• rodbu, robu
  • airc
  • cenmithá


\<ref name=\"1\" |url= |title=Indo-European Language and Culture: An Introduction |author=Fortson, B. W. |location=Hoboken |publisher=John Wiley & Sons |year=2011 >


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[^3]: |url= |title=Indo-European Language and Culture: An Introduction |author=Fortson, B. W. |location=Hoboken |publisher=John Wiley & Sons |year=2011

[^4]: |url= |title=La Langue gauloise : description linguistique, commentaire d\'inscriptions choisies |author=Pierre-Yves Lambert, Michel Lejeune |location=Arles |publisher=Éditions Errance |year=2018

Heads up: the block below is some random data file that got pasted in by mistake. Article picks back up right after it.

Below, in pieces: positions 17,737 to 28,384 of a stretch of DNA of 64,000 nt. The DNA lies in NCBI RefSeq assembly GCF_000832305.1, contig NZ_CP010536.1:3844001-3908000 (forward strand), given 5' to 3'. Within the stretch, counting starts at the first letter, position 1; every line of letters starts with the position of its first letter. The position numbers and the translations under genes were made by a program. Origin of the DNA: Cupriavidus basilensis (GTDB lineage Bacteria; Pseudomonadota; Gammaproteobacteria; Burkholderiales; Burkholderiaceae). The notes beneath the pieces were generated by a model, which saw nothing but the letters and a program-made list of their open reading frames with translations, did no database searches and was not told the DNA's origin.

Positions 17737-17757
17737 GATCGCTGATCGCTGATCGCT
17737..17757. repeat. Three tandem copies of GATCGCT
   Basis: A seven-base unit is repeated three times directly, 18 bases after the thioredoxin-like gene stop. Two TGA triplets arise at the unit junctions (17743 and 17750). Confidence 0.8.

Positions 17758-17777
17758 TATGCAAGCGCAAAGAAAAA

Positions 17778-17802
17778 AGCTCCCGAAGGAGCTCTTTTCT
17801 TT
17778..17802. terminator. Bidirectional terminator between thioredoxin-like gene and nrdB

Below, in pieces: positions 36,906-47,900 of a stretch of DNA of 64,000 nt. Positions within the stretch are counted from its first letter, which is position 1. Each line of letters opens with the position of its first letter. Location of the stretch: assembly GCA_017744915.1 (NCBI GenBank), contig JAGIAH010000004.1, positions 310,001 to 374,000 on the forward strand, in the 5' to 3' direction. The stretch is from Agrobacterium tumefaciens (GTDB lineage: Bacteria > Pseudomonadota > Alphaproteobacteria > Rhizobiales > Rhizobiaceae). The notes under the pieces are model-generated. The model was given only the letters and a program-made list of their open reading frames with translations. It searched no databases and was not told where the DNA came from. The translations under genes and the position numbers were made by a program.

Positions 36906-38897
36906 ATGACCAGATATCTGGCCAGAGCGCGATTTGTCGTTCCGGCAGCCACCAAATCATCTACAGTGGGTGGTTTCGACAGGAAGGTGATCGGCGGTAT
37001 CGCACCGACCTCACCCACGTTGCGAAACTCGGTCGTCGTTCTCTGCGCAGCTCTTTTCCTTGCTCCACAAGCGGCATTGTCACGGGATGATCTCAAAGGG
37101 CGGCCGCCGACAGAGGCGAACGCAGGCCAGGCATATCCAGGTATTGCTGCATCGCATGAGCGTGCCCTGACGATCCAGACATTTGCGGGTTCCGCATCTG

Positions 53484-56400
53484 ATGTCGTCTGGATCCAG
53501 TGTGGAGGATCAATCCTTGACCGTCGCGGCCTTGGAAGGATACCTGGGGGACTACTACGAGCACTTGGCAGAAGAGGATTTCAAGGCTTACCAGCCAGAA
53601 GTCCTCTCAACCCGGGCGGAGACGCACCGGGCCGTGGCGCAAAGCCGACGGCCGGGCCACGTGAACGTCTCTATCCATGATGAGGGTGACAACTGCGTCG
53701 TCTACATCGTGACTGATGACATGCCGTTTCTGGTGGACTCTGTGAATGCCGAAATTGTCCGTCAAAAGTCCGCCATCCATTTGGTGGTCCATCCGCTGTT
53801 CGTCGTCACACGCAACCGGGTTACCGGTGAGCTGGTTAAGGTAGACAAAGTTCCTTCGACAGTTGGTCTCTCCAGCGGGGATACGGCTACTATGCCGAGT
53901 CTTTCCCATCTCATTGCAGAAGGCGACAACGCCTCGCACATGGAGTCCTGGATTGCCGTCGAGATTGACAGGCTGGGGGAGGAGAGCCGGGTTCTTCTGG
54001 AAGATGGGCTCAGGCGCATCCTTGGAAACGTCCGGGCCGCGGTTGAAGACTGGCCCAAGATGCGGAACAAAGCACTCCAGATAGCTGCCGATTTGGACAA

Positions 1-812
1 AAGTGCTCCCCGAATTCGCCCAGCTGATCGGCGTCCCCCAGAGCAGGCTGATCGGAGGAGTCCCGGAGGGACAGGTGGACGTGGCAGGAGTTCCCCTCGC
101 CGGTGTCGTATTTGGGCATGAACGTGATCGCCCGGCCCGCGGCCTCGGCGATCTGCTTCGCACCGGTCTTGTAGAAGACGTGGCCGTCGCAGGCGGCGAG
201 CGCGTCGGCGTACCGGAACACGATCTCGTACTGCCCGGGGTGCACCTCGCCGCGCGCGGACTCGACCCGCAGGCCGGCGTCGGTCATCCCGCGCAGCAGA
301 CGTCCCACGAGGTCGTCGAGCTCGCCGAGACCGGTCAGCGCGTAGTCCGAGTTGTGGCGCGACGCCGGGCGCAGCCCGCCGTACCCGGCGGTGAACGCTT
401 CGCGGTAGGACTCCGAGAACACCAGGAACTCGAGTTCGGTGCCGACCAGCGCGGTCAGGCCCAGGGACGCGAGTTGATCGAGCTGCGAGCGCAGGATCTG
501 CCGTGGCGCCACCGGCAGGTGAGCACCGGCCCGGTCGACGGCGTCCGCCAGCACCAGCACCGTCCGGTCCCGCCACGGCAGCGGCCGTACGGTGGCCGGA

[^5]: |url= |title=Selgoidelc: Old Irish for Beginners |author=David Stifter |location=Syracuse, NY |publisher=Syracuse University Press |year=2014

[^7]: |url= |title=The Ancient Languages of Europe |author=Roger D. Woodard |location=Cambridge |publisher=Cambridge Univ. Press |year=2010